Critical Look at the 401(k)

By on October 19, 2009

Stephen Gandel of Time Magazine, has written an enlightening article about worker’s experience with 401(k) retirement plans. There are some shocking statistics on display, which Gandel uses to critique the 401(k) as a retirement vehicle.

For example, the average 55-to-64-year-old should have a 401(k) balance of $320,000 based on projections by the National Bureau of Economic Research. Unfortunately, at the end of 2007, the average 401(k) of a near retiree was worth a mere $78,000. The 2008-2009 market meltdown probably knocked that number down another 20%.

One big problem is the 401(k) hasn’t been around long enough to provide workers with balances matching the income produced by traditional pensions. Another issue is that most workers haven’t maxed out their contributions so many will end up broke.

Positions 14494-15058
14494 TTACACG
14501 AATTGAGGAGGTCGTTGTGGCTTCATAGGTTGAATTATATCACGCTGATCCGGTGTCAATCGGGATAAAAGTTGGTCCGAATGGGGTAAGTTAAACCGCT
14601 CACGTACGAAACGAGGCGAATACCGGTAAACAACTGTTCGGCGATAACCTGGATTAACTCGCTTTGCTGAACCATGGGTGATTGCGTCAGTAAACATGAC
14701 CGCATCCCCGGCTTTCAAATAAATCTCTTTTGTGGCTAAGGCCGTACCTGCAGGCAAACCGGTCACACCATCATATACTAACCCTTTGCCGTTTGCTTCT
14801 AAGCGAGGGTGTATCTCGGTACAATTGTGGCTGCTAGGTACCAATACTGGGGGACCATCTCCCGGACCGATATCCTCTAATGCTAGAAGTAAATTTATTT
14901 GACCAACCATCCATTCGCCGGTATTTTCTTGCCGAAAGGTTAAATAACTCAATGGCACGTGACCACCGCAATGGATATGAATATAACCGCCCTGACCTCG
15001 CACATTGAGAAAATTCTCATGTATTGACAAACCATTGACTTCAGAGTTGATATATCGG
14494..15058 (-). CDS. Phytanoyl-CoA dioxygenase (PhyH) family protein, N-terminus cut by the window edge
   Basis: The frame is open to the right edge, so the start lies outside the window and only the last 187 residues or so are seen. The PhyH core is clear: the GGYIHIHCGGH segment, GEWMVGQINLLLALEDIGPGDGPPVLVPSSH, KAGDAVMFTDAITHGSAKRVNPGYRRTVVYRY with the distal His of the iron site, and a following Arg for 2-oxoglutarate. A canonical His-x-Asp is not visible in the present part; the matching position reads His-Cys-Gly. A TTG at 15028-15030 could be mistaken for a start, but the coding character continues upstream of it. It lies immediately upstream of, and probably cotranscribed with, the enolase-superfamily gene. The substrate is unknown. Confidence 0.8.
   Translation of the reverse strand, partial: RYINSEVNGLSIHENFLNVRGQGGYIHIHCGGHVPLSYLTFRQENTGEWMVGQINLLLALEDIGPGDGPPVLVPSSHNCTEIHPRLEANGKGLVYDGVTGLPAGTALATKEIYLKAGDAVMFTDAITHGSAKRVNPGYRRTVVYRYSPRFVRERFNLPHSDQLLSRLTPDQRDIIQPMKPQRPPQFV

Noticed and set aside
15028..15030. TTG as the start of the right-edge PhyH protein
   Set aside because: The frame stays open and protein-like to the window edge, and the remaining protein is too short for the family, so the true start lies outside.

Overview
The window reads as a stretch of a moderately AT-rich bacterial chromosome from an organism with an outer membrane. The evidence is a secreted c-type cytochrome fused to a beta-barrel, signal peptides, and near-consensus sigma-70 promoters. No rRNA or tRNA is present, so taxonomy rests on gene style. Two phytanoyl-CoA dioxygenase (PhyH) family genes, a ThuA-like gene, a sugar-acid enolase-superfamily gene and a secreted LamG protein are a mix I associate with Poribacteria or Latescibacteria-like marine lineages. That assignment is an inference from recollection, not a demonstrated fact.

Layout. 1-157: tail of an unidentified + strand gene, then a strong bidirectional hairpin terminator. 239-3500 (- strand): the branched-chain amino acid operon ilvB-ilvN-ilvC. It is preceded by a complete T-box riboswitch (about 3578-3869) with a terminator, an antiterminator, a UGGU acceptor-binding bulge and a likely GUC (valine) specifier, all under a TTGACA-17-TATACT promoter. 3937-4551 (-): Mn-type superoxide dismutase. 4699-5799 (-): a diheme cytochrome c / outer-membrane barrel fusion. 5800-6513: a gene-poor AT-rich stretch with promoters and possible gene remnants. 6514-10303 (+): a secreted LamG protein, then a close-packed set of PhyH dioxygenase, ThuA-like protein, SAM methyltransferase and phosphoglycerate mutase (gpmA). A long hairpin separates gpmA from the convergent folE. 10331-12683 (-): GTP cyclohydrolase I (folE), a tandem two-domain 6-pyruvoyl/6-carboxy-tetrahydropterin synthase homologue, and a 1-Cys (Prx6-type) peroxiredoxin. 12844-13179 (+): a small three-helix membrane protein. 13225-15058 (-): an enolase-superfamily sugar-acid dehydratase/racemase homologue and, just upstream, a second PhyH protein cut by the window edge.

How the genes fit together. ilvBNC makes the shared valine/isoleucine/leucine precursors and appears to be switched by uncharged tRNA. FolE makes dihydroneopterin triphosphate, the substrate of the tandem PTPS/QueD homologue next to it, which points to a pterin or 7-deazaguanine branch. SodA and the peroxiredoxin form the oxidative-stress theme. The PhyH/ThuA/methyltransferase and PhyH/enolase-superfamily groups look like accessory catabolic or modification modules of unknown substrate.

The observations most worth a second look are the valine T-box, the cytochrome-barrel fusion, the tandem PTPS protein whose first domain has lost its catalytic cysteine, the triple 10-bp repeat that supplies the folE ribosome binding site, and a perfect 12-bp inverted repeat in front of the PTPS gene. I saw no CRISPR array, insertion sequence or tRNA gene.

Gandel proposes a system of insurance that would guarantee that 401(k) balances don’t collapse right before a person retires.

SMA Comment: Although the accumulated savings in 401(k)s are on the pathetic side, this doesn’t make 401(k)s a bad idea. Workers need to educate themselves and save as much as they can (max out) via their 401(k)s. They should also attempt to save money outside the 401(k) and steer clear of high expense mutual funds and avoid attempts to time the market.


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